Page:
August 1, 2006 1:10 PM PDT

McAfee sets Falcon free

McAfee has updated its consumer security products, promising integrated protection against a plethora of threats.

On Tuesday, the Santa Clara, Calif., company released four different protection suites and a standalone wireless security application. The suites--McAfee Total Protection, McAfee Internet Security Suite, McAfee PC Protection Plus and McAfee VirusScan Plus--are based on the company's new Falcon technology and are designed to compete with products from Symantec and security market newcomer Microsoft.

The product news comes on the same day McAfee said it had fixed a vulnerability in current versions of its consumer security software that might put systems at risk of attack and compromise.

The four McAfee editions vary in the number of security features included, which means people can choose to buy a less-comprehensive package. In addition, by offering a range, McAfee can try to sell its customers a more expensive option at a premium price. By contrast, Microsoft's Windows Live OneCare and Symantec's upcoming Norton 360 are pitched as "one size fits all."

"I think that it is a great move for McAfee," said Natalie Lambert, an analyst with Forrester Research. "They are able to have an offering that will work for anybody. Their basic offering will be less expensive, while the highest one has features the competition does not have."

The company's products include new technology, called McAfee X-Ray for Windows, to combat threats such as rootkits. They also have a feature to securely delete files, dubbed McAfee Shredder. On top of these, a network manager in all products lets people monitor security on all systems on the home network.

The four McAfee suites are priced per a yearly subscription and include the basic security technologies--antivirus, anti-spyware and firewall. Additionally, all editions come with SiteAdvisor, which adds ratings to Web search results, and with PC health tools to handle tasks such as hard-drive defragmentation.

At the bottom of the new McAfee lineup is McAfee VirusScan Plus, which for $39.99 provides only the basic software. Next is McAfee PC Protection Plus, which has extra tools to let users back up data. Priced at $49.99, it is being pitched as McAfee's response to OneCare, which costs $49.95 for use on up to three PCs.

The $69.99 McAfee Internet Security Suite adds phishing and spam shields, as well as parental controls. Furthermore, it promises to warn people when personal data such as a credit card number is being transmitted to the Internet, for ID theft protection.

At the top of the line is the $79.99 McAfee Total Protection, which has wireless network security as the only distinguishing feature over the Internet Security Suite. The McAfee Wireless Protection technology is also being sold as a separate product, which costs $29.99 for the download.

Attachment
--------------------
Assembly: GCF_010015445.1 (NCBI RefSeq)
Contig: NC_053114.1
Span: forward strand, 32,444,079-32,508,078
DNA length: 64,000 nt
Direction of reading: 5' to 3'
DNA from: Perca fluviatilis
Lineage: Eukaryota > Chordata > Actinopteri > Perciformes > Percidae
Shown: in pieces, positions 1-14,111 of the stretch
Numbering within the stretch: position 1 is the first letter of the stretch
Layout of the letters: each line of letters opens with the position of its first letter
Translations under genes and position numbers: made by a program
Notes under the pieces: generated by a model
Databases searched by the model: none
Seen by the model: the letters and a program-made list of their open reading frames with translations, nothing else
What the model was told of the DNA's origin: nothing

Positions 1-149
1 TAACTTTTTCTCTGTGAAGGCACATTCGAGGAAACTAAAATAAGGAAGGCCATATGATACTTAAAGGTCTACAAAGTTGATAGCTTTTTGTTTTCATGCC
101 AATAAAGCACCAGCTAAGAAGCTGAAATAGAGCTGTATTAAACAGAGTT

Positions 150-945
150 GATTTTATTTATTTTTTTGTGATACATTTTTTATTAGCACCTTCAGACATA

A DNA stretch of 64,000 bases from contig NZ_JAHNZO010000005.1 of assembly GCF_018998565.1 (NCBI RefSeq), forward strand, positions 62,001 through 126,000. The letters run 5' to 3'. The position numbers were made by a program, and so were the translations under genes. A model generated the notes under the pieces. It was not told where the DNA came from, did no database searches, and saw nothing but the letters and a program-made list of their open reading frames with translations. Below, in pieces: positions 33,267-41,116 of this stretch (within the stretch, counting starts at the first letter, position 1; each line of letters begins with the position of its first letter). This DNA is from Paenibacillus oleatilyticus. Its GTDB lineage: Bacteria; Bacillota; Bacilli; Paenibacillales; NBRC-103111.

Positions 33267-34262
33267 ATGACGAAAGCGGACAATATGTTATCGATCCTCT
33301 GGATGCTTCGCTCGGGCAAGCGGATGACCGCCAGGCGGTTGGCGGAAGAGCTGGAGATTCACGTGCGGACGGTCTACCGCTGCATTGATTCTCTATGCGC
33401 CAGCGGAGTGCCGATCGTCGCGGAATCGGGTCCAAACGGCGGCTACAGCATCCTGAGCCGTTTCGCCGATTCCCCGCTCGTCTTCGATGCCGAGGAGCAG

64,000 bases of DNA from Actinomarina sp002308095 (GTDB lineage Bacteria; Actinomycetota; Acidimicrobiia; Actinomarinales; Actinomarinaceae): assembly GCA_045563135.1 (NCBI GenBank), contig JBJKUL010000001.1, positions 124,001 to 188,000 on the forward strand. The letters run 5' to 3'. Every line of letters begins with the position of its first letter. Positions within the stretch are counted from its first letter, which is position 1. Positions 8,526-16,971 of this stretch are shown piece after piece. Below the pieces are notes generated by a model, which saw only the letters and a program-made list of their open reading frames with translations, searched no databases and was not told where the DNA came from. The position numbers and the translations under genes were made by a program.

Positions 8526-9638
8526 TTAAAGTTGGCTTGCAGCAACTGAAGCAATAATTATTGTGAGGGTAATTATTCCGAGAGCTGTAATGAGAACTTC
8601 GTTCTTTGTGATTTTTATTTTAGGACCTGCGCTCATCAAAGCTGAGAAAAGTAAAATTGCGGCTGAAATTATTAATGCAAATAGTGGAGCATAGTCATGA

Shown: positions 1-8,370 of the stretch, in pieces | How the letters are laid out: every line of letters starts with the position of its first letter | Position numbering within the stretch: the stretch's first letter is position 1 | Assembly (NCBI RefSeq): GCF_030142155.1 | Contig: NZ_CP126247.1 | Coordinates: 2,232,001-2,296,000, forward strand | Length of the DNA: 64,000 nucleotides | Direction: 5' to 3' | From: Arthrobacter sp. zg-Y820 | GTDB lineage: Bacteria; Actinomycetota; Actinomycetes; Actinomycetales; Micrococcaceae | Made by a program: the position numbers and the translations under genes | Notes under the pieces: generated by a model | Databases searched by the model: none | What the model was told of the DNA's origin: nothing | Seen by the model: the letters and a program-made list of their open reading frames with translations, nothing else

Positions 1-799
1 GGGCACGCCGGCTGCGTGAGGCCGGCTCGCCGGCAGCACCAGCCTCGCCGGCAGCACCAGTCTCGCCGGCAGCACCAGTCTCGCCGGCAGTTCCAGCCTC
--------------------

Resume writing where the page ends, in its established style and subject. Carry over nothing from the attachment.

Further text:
Current McAfee customers who pay annually for the products will receive the upgrade in a phased introduction, McAfee said.

See more CNET content tagged:
McAfee Inc., McAfee Internet Security, wireless security, McAfee VirusScan, Symantec Corp.

3 comments

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Bravo for four-edition choice!
>The four McAfee editions vary in the number of security features included, which means people can choose to buy a less-comprehensive package, if they want.<

Bravo!

I have no interest in the bloatware of security suites. Just give me antivirus, firewall, and antispyware applications that actually work, and do so without slowing my system down to a crawl.

If I was to buy this software, it would be the low-end VirusScan Plus version.
Posted by john55440 (1020 comments )
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At the moment
I can't really see the difference between this and symantecs stuff - except for superficial things like secure file deletion or wireless security, stuff that is available for free already.

But if their products use less resources than Symantec, i.e. PCs aren't significantly slowed down just installing basic things like a firewall and antivirus software - then that would mean a lot more to me than gimmicky things.

The rootkit protection is what most interests me, and Symantec say they've inproved the performance of their software in their next release, so that should be interesting.

Its ironic, I think, that in order to protect your computer from malware, you end up installing so much security software that your PC's performance is reduced by as much as 25-30% - in effect running as if you had crap loads of malware installed on your computer.
Posted by ajbright (447 comments )
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Lots of releases from McAfee lately...
Seems like McAfee has been releasing quite a few products lately. The products referred-to by this article, as well as some updated products a few months ago.

That's great, but... How is the quality? Are these just typical rushed to market bloatware hacks like the ones shovelled out by Symantec? Or are these actually usable products and services that don't monopolize system resources and install/uninstall/deploy/operate dependably?
Posted by The Harper (41 comments )
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